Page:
Mario Maker devs on the new update, checkpoints came from user feedback, possibility of other “Maker” projects
USGamer recently caught up with Super Mario Maker producer Takashi Tezuka and co-directors Yosuke Oshino and Yoshikazu Yamashita. Much of the discussion focused on the game’s brand new update. Topics include how the checkpoint system came about, whether or not we’ll see other updates in the future, and the possibility of extending the “Maker” idea to other series/concepts.
Head past the break for a roundup of these interview excerpts. You can also read up on the full talk here.
On what inspired the update…
Tezuka: Today’s update is actually something we had already been considering during the game’s development. We had an overall idea of wanting to increase people’s interaction with and enjoyment of the game after its release, and the update being released today was one of the ideas that came out of those discussions.
Regarding the specifics of today’s update, we have a feature called Costume Mario in the game and thought it would be a good idea to increase the number of Costume Mario characters available. Also, you’ll have hopefully noticed that we’ve introduced something called Event Courses with this update that allow us to promote courses with different partners that we hope people will be excited about. And a third element to the update is the addition of the checkpoint flag item. This checkpoint flag is something that will allow players to create save points in courses.
And finally, we have the conditional power-up item that allows small Mario become Super Mario if he hits the Question Block, but if he’s already Super Mario that same Question Block will give him a Fire Flower. This was something that was in the original Super Mario Bros. and was something designed by Mr. Nakago, a staff member here at NCL. He was somewhat persistent about making sure this was implemented in Super Mario Maker as well—going so far as to say, “It just wouldn’t be Super Mario without it.”
On how many additions are based on fan feedback vs. what they couldn’t work into the launch version…
Tezuka: The checkpoint flag’s inclusion was specifically to address voices in the community that we’ve seen calling for it—demanding it, really.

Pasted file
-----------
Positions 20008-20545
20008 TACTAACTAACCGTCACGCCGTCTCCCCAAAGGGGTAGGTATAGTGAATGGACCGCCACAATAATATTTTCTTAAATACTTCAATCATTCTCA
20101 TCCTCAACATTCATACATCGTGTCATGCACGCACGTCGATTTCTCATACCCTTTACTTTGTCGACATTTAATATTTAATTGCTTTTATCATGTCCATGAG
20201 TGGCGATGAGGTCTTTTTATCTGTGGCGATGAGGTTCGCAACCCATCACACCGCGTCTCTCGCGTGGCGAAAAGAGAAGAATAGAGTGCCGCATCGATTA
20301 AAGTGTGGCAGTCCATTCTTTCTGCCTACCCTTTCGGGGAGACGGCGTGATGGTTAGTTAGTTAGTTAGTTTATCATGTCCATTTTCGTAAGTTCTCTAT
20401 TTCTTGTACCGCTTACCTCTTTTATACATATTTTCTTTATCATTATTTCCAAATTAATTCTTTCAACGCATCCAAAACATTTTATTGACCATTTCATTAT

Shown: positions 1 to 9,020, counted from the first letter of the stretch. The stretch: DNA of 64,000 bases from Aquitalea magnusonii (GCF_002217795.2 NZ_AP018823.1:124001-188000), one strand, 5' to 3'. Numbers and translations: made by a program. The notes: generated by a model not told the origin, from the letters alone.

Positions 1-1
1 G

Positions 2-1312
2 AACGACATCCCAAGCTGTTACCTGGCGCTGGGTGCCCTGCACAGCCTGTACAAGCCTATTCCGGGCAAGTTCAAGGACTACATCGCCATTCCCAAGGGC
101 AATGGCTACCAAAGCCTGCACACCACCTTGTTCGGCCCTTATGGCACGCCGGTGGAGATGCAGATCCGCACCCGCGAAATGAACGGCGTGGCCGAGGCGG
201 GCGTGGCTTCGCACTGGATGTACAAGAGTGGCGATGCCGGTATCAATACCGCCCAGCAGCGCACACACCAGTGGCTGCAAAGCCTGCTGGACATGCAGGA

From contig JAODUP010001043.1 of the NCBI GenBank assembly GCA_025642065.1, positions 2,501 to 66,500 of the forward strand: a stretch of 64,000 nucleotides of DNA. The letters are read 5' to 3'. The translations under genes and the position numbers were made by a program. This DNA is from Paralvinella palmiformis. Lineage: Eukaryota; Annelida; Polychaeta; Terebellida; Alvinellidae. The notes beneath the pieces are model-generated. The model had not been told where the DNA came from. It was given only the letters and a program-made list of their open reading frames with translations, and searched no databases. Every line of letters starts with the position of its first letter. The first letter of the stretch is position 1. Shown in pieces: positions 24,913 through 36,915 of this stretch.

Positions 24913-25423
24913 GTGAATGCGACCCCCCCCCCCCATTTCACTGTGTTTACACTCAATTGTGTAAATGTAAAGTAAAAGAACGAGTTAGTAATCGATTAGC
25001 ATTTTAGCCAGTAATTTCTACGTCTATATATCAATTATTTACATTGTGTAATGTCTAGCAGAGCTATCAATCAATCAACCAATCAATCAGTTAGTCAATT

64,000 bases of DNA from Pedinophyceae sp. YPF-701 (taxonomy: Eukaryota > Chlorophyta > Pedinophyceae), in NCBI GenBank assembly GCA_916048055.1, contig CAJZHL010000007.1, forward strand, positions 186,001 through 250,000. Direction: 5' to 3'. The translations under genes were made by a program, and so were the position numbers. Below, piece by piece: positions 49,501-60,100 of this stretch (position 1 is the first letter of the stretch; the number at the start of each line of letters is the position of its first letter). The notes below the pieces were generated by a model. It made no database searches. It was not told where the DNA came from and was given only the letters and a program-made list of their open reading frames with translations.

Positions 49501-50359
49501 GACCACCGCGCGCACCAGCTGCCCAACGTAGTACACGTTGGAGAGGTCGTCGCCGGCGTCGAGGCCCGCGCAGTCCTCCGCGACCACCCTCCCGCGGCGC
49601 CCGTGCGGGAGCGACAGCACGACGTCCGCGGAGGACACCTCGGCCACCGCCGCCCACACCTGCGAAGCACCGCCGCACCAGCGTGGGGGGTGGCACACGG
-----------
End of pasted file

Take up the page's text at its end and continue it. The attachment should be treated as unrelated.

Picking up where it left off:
Oshino: Well, the event course and accompanying Costume Mario additions to the update were something that, as Mr. Tezuka also commented, we had been planning during the game’s development. But with the checkpoint flag, we weren’t sure if it was even possible. We did look into it, though, and right around the day the game was released we immediately began seeing user demand for it. So we looked more seriously into idea of including it and eventually were able to come up with a way to put it into the game.
Yamashita: As Mr. Oshino says, costumes and event courses were something we’d planned during development. But originally, with the checkpoint flag, this was something we thought wouldn’t be possible, too difficult to include. Once we saw the strong response on the Internet, we realized we needed to look into the issue again and press forward to make its inclusion possible.
As for the context-sensitive power-ups, as Mr. Tezuka mentioned, we had heard from Mr. Nakago about including it—especially for the 10 Mario Challenge mode in which you play through a series of 10 courses, as we felt it would be particularly important for that mode. But we felt it would be entirely too difficult to implement and therefore decided not to include it in the initial retail release. But we were surprised to hear from Japanese users in particular that this was something that they would enjoy having in the game. So it became an example of an inclusion in the update that we had an internal request for, from Mr. Nakago, but also because we saw so much user interest in it once the game was released.
On user-requested features that they wanted to add but couldn’t…
Tezuka: We see user requests come from a variety of different sources. Unfortunately, a lot of those ideas would take a lot of resources or time to implement. With this update, we were able to select things that we were able to add quickly. But in the end, we’re not able to implement all of those things.
On whether there will be other additions to Super Mario Maker…
Tezuka: We do expect to hear continued requests from the community and the player base, and one of our biggest goals is to get as many people as possible to enjoy Mario Maker. We definitely want to fulfill these requests, but we can’t promise anything at this time.
On whether the “Maker” idea only works for Mario, or if it could be applied to other series/concepts…
Tezuka: The concept for this game really started with Mario and the kinds of actions you do in Mario games, and we felt the Mario series was really well-suited to a game of this type. During development, we did hear opinions like, “Wow, a Zelda Maker or something like that would be a great idea!” But, in thinking about it, it didn’t seem like something that would be quite as easy to make or to play.
Yamashita: As a player and a user of Super Mario Maker myself, I have a lot of ideas and would love to see them all made. But as a developer of the game, I definitely have the same opinion as Mr. Tezuka. While a lot of these ideas are really appealing, the idea of implementing them and making sure they’re fun to play is a real challenge.
That said, also speaking as a developer, taking on difficult challenges like that has an appeal all its own!